For the first time in many years, the voice of the working class is being heard. The strike movement, which started among RMT workers in the railways, looks as if it is going to spread to train drivers, postal workers, BT workers, airport workers and others.
And since the cost of living crisis is hitting the whole of the working class hard, there’s reason for every single worker, wherever they work, to join in.
What’s more, now is as good a time as any: the ruling class and its politicians have just decided that they’ve had enough of Boris Johnson. And the confusion this has caused in the ranks of the enemy’s politicians could provide the working class with an advantage, if it wants to take it.
Anyway, whether Johnson and his government stay or go, it’s always wise to seize the time, and what better time than right now?
Tory MPs and ministers are worriedly trying to save their careers and keep their seats. According to an Ipsos poll taken before Chancellor Rishi Sunak and Health Secretary Sajid Javid resigned, support for Johnson had already fallen to an all-time low of 27% and for the Tory party to 32%. And Tory clone, the converted Brexiteer, Keir Starmer, was getting a rating of 38%, while the Labour Party was preferred by 44% of those polled.
Of course the answer for the working class cannot and will not come out of the House of Commons. It will take a militant (yes!) party built by and for workers and the poor, whose aim is to overturn the unequal, unjust, class-based society of privilege and undertake the social change we need. The “democracy” on offer in this system is a degenerate, cynical, farce.
Their integrity and ours
However, for now, the overtly anti-working class Tory ministers and MPs, who certainly live on a different planet from the rest of us, think it’s a good time to call out their former Bojo hero for his lack of “integrity”. When lack of integrity is a quality shared by all of them and indeed seems to have been a mandatory qualification for becoming a government minister!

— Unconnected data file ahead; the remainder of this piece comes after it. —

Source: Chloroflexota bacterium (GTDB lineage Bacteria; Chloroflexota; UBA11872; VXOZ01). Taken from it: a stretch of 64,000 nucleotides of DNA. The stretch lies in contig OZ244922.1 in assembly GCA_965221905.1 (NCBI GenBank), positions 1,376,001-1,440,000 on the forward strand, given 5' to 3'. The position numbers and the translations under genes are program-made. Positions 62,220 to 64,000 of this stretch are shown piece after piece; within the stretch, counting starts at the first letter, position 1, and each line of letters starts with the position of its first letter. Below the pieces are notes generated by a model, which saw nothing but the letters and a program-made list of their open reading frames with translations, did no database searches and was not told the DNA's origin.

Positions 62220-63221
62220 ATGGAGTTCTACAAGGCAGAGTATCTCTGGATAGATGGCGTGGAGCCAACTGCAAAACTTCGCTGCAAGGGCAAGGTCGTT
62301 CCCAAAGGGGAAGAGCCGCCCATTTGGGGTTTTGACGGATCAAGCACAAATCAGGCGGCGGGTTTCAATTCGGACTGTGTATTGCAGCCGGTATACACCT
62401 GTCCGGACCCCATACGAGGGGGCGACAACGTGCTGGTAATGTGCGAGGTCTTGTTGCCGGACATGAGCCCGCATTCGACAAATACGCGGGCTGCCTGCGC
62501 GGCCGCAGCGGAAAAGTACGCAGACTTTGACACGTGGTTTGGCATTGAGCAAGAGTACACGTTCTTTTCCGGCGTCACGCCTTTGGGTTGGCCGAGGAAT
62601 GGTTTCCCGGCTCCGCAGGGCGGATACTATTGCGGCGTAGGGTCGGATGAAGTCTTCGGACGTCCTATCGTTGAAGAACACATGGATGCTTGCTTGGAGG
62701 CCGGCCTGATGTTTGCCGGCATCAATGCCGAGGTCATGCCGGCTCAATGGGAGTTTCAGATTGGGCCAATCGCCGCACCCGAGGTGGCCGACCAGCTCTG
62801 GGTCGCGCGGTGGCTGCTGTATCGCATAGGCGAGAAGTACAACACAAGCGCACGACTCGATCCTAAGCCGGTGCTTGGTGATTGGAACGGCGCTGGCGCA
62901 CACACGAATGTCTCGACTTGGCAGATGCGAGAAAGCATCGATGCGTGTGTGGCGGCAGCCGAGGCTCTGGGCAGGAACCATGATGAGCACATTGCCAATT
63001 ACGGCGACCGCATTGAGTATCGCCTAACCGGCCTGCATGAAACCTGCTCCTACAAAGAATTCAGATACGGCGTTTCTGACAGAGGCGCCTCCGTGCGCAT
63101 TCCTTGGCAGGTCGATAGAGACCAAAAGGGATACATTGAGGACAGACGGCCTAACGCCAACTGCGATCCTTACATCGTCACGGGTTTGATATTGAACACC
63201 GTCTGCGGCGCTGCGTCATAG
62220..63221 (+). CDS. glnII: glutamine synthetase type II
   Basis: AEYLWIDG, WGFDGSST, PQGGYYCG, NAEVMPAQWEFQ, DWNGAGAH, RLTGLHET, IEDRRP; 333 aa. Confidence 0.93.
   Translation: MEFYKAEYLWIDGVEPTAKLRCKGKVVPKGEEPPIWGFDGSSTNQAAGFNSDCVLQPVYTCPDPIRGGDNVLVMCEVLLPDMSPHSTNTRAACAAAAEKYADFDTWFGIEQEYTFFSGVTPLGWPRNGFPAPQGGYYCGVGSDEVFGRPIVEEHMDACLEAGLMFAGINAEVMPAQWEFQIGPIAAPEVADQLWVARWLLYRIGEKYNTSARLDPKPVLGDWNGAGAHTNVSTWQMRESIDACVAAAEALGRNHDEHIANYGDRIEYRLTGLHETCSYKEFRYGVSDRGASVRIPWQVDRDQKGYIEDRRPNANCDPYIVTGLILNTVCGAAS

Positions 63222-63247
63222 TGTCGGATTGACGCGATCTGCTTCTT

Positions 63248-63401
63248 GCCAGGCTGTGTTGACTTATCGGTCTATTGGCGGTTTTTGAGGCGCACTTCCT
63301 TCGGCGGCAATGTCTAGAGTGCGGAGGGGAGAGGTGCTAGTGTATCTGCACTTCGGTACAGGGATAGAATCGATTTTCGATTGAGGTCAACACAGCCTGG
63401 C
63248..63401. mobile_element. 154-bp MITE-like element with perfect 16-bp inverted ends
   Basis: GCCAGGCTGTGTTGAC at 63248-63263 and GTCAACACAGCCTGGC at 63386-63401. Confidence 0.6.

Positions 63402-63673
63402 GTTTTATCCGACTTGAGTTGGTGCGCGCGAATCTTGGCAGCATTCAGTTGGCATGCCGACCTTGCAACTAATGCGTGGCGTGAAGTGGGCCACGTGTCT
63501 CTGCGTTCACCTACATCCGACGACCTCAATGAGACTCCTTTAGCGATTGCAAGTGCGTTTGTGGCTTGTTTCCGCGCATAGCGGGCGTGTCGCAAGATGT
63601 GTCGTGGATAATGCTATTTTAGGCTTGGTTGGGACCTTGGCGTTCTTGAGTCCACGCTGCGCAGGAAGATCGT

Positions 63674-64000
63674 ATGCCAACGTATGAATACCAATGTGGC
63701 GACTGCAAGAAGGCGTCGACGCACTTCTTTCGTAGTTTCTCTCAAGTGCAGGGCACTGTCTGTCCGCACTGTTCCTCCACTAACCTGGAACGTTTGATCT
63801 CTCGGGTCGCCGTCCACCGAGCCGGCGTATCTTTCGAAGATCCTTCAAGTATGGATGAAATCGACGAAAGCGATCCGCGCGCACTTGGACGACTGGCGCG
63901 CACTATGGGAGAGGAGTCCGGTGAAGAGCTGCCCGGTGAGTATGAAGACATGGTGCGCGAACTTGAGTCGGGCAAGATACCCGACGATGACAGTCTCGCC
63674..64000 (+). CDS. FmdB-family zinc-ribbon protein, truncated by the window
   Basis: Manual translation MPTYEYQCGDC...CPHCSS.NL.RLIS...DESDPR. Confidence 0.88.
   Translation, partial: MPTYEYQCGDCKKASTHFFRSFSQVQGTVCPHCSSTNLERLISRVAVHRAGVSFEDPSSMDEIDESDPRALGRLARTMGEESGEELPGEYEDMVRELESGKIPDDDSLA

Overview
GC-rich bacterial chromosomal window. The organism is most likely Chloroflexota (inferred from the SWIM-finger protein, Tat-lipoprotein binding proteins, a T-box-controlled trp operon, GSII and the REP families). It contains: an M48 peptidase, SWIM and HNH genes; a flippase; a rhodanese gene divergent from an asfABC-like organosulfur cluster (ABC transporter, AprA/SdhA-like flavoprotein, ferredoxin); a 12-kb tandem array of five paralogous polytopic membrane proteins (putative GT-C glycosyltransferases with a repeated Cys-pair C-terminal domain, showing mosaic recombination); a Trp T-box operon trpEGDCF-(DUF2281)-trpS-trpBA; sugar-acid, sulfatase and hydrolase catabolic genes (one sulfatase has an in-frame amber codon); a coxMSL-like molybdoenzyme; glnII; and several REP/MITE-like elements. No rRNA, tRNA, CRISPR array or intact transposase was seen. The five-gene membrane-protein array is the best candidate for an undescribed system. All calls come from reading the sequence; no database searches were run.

One could even say that to be a politician - of whatever party - in a system based on injustice, inequality and exploitation of labour for profit, requires this, first and foremost.
So yes, the spectacle this week during Prime Minster’s Questions could well be described as the “sinking ship leaving the rat” - as Starmer happened to quip, even if he also qualifies for membership of the same species. He happily joins in the Tories’ defamation of his former leader, Jeremy Corbyn, who, for all his weaknesses, certainly does not deserve it. But that is a measure of the “integrity” of Starmer.
It’s also worth mentioning the speed and alacrity with which Nadhim Zahawi took over as Chancellor and the embarrassing (for the Tories and him) interview he then gave to the media to justify it. He said he was convinced of the PM’s honour, and that the PM was going to “deliver, deliver, deliver” - 3 times over! However, when asked, he was not even sure he was going to lower taxes, even if that’s what Johnson had already promised, now that Sunak was out of his hair...
One can only wonder how Zahawi, who came to this country as a refugee from Iraq at age 11, can sit next to the Unpriti Patel (another loyalist relying on Johnson’s favours), who is the architect of a policy to send refugees on a one-way ticket to Rwanda.
What’s more he repeated another lie - Johnson’s favourite of the moment - that the UK economy has the fastest (or second fastest) growth in the G7.
Last year, the UK economy grew “faster” than most others - at 7.5%, but that was only because it had slumped so much more than all the others in 2020. If one wanted a real idea of the economy’s health, one would have to look at pre-Covid rates, which show that it performed much worse than most of the G7. But never let the truth get in the way of a good lie. What was conspicuous was that the economically illiterate reporters didn’t even take Zahawi up on this...
Workers must find their own solution
This crisis in the Tory party and in Johnson’s government was always just a question of “when”. But by now, the working class should be clear that the Labour Party, which will ask for its votes in the next election, has nothing different to offer, whether under Starmer as leader, or anyone else.
However, it was Mick Lynch, RMT General Secretary and currently the strikers’ spokesperson, who said that he wanted to see Starmer as the next prime minister. He argued that, after the “shower” currently in power, anything would be better.
The sad fact is, however, that the working class has been voting for the “lesser evil”, ever since the birth of the Labour Party in 1903. Since then, it’s had the chance to see Labour in power 6 times over. Remember, it was Blair and Brown who helped establish casualisation.
So yes, the strike movement now - which Starmer’s Labour opposes - is going to be the best and only lever against the de facto wage cuts and job cuts we face. But the working class also needs to prepare ASAP to build its own political party!